Beethoven dedicated one of his violin sonatas (no. 9, opus 47) to Kreutzer, who haughtily expressed a dislike of the work and refused to perform it. Yet ironically, if posterity remembers Kreutzer at all (apart from the violin fraternity for the afore-mentioned studies), it is because of the nickname “Kreutzer” that has still stuck to this Beethoven violin sonata, a formidable work. Some of you will remember it played here some years ago by the excellent violinist Hadar Rimon.

But to continue with the pedagogical lineage: Viotti was the pupil of Italian violinist-composer Giulio Gaetano Gerolamo Pugnani (1731-1798)

and toured Europe with him. Viotti was one of the first great violinists to begin usage of the newly-designed Tourte bow, which obviously had an impact on the type of sound he produced from his instrument and the compositional style that resulted from it. The Tourte family was in the bow-making profession, among whom François Xavier Tourte le jeune (1747-1835)

has often been referred to as the ‘Stradivari’ of the bow for his significant contribution to the development of the modern bow, not just for the violin but for all bowed stringed instruments of the orchestra. In particular the concave stick now allowed more expressive bowing by making it easier to control dynamics and execute a wider variety of bow strokes, especially “off the string” bowings. We find all manner of these bowings in the Mazas études.

Pugnani in turn was taught by Italian Baroque violinist-composer Giovanni Battista Somis (1686-1763),

himself the founder of the Piedmontese school of violin playing. Somis also taught other famous violinist-pedagogues, among them Jean-Marie Leclair the Elder (1697-1764),

Portrait of Jean-Marie Leclair the Elder by Alexis Loir

considered by many the founder of the French violin school. Somis is thus seen as the connecting link between the classical schools of Italy and France.

And Somis was the pupil of Italian Baroque violinist-composer Arcangelo Corelli (1653-1713),

Arcangelo Corelli

a key figure In the development of the sonata and concerto as we know them today and in the development of violin technique, even though his works never ranged beyond the third position.

It is possible to trace the lineage back even further, to Corelli’s teacher the Italian composer, organist and violinist Giovanni Battista Bassani (c. 1650-1716).

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His two sets of violin sonatas, though rarely played, are admired for their dignity of style and “excellent musical basis.”

Bassani was the pupil of Giovanni Legrenzi (1626-1690),

one of the most influential composers of his time in Venice. Here the pedagogical trail gets a little blurry, although it is thought that Bassani was taught at home by his father, a professional violinist.

The point of this exercise is to demonstrate how much history is embedded in even a book of violin études and instill a sense of awe in everyday practice.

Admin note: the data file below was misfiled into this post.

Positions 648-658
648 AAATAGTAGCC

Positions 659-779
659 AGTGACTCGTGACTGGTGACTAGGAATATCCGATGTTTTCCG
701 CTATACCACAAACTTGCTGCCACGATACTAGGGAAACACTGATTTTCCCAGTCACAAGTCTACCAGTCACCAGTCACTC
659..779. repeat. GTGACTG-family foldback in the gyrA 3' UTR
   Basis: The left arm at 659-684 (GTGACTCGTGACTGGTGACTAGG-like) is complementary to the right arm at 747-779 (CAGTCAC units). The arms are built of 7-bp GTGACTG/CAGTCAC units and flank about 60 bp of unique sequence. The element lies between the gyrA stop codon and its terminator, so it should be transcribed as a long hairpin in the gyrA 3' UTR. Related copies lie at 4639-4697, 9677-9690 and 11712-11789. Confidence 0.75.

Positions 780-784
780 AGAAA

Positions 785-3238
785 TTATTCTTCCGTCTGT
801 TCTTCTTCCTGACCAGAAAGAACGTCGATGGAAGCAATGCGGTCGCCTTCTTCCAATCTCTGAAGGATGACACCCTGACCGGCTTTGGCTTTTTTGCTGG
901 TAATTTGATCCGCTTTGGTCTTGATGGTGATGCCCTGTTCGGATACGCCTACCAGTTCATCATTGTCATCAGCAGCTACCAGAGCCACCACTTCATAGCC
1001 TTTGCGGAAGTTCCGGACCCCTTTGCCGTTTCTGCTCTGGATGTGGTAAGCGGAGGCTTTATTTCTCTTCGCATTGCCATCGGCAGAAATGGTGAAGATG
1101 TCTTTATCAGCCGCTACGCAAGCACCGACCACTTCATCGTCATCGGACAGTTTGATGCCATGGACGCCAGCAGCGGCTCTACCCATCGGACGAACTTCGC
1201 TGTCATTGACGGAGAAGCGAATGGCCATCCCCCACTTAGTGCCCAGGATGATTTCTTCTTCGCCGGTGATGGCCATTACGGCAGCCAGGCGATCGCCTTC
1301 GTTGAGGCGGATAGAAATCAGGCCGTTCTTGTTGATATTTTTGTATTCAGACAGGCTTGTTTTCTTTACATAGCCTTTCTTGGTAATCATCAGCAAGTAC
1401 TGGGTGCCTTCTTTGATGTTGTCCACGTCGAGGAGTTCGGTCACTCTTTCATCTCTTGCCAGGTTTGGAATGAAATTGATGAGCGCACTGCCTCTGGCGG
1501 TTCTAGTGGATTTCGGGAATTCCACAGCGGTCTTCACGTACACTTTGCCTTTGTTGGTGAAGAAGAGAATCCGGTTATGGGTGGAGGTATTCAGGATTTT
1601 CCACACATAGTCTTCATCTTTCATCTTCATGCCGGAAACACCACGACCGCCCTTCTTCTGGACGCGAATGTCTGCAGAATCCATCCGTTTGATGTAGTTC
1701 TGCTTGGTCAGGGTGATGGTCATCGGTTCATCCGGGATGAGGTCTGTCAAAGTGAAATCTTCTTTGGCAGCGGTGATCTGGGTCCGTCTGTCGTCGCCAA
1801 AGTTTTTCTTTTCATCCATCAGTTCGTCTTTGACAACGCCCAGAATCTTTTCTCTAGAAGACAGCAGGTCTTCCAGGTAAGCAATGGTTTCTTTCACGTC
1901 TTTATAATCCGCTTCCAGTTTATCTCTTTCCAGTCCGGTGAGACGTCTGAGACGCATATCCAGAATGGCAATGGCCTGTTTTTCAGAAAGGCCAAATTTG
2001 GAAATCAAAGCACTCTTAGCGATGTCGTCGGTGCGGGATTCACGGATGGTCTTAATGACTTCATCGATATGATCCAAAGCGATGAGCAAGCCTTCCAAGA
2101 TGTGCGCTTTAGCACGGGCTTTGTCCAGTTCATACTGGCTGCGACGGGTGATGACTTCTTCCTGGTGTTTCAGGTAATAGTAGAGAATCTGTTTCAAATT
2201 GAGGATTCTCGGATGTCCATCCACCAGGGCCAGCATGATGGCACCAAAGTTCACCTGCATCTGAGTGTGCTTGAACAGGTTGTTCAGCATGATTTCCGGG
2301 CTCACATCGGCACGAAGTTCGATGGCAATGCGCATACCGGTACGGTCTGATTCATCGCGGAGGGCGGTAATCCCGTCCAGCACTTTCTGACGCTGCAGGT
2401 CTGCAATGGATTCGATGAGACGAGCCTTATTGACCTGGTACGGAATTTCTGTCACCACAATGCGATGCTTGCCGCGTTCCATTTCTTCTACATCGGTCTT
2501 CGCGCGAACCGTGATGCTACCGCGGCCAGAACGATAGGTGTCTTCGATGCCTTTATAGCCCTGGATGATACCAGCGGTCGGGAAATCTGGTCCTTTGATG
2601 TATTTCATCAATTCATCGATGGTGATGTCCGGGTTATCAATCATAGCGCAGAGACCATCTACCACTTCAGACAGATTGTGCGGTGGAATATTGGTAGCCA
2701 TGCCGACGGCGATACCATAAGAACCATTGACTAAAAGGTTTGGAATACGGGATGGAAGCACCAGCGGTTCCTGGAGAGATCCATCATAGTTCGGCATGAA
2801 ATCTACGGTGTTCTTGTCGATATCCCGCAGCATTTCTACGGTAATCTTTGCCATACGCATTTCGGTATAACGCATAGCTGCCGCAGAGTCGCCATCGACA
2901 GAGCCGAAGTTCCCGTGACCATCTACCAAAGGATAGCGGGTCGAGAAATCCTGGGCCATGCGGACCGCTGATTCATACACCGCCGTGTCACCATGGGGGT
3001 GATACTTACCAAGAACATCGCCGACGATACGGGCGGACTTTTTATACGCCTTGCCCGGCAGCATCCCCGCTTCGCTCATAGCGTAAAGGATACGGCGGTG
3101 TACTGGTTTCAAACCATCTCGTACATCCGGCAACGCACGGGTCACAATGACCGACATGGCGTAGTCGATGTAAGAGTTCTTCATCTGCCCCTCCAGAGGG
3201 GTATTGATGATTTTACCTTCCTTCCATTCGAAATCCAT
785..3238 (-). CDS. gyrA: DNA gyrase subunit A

Such a huge debt is owed to this “French School” of violin playing.  The Franco-Belgian School of Belgian violinist-composers Charles-Auguste de Beriot (1802-1870)

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and later Henri Vieuxtemps (1820-1881)

is an offshoot of the French School—indeed even the Russian School is related to the French School, as both Rode and Baillot spent years in Russia, Rode from 1804 to 1808 and Baillot from 1805 to 1808.

Sadly, although the violinist-composers of the French School wrote so much music, especially concertos, posterity has not been kind to them: scores of their music are relatively hard to acquire, and their concertos seldom receive public performances or recordings, with the possible exception of Viotti’s Concerto no. 22 in A minor,

even though so many of his other concertos have equal, if not more, merit.

Playing études or studies are vital to the development and maintenance of technique. Too few violin students or even those more advanced devote much attention to them, sadly.

Mazas opus 36 consists of 75 progressive studies divided into three parts. The first part (Special Studies) includes 30 studies suitable for the intermediate students.

The second (Brilliant Studies) and third (Artists’ Studies) parts get progressively harder and resemble the concert etudes for advanced violinists.

As the preface to the first part, written by German violinist and conductor Walther Davisson explains, “The fundamentals and technical requirements of violin technique have been handled with distinct musical charm and sense of melodic shape….The study of these pieces will be found to be of immense benefit in matters of tone and technique; power and impetus of bowing should develop side-by-side with ease and grace of performance.”

My trusty personal copy of Mazas is well-worn from decades of use, and I still dip into it “to stay in shape.” Just as at the gym, one should undertake weight training with a clear idea of which muscle group(s) you wish to develop, these studies can help tone up areas of violin playing and technique, and “ease and grace of performance” to fit one’s current requirement. May the study of the studies never ever stop!

(An edited version of this article was published on 19 August 2018 in my weekend column ‘On the Upbeat’ in the Panorama section of the Navhind Times Goa India)

Carmen for children, and Wind-Up Penguin!

It’s been two weeks since our annual Child’s Play ‘Take a Stand’ Monsoon concert on 28 July, and the heartwarming messages of appreciation continue to pour in.

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As many of you will be aware, we restarted our children’s choral project earlier this year with choral director Claire Hughes (UK); in a few weeks we will be joined by a choral director from Portugal, and we all look forward eagerly to welcoming and working with her.